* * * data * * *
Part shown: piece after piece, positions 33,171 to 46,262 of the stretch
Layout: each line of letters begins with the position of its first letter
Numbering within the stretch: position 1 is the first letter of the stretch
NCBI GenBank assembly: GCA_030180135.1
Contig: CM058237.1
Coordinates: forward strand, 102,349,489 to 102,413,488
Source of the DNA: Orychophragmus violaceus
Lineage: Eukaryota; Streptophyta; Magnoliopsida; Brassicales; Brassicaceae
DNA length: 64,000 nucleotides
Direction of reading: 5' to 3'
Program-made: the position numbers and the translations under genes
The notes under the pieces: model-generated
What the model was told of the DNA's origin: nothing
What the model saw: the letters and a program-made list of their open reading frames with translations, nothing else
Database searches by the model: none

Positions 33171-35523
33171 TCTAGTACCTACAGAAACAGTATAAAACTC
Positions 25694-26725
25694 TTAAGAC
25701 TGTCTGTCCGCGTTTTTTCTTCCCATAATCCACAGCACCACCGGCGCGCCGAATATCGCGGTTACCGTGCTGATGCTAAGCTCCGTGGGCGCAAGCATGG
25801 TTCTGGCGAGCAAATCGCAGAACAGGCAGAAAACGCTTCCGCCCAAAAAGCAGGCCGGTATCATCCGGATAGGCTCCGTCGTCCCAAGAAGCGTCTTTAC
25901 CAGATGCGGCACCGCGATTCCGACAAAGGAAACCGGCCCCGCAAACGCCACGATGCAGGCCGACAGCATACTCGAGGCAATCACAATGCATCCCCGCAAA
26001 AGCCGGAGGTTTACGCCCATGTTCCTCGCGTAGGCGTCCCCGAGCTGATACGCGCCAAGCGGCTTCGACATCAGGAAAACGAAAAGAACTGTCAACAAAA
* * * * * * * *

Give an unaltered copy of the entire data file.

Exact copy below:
Part shown: piece after piece, positions 33,171 to 46,262 of the stretch
Layout: each line of letters begins with the position of its first letter
Numbering within the stretch: position 1 is the first letter of the stretch
NCBI GenBank assembly: GCA_030180135.1
Contig: CM058237.1
Coordinates: forward strand, 102,349,489 to 102,413,488
Source of the DNA: Orychophragmus violaceus
Lineage: Eukaryota; Streptophyta; Magnoliopsida; Brassicales; Brassicaceae
DNA length: 64,000 nucleotides
Direction of reading: 5' to 3'
Program-made: the position numbers and the translations under genes
The notes under the pieces: model-generated
What the model was told of the DNA's origin: nothing
What the model saw: the letters and a program-made list of their open reading frames with translations, nothing else
Database searches by the model: none

Positions 33171-35523
33171 TCTAGTACCTACAGAAACAGTATAAAACTC
Positions 25694-26725
25694 TTAAGAC
25701 TGTCTGTCCGCGTTTTTTCTTCCCATAATCCACAGCACCACCGGCGCGCCGAATATCGCGGTTACCGTGCTGATGCTAAGCTCCGTGGGCGCAAGCATGG
25801 TTCTGGCGAGCAAATCGCAGAACAGGCAGAAAACGCTTCCGCCCAAAAAGCAGGCCGGTATCATCCGGATAGGCTCCGTCGTCCCAAGAAGCGTCTTTAC
25901 CAGATGCGGCACCGCGATTCCGACAAAGGAAACCGGCCCCGCAAACGCCACGATGCAGGCCGACAGCATACTCGAGGCAATCACAATGCATCCCCGCAAA
26001 AGCCGGAGGTTTACGCCCATGTTCCTCGCGTAGGCGTCCCCGAGCTGATACGCGCCAAGCGGCTTCGACATCAGGAAAACGAAAAGAACTGTCAACAAAA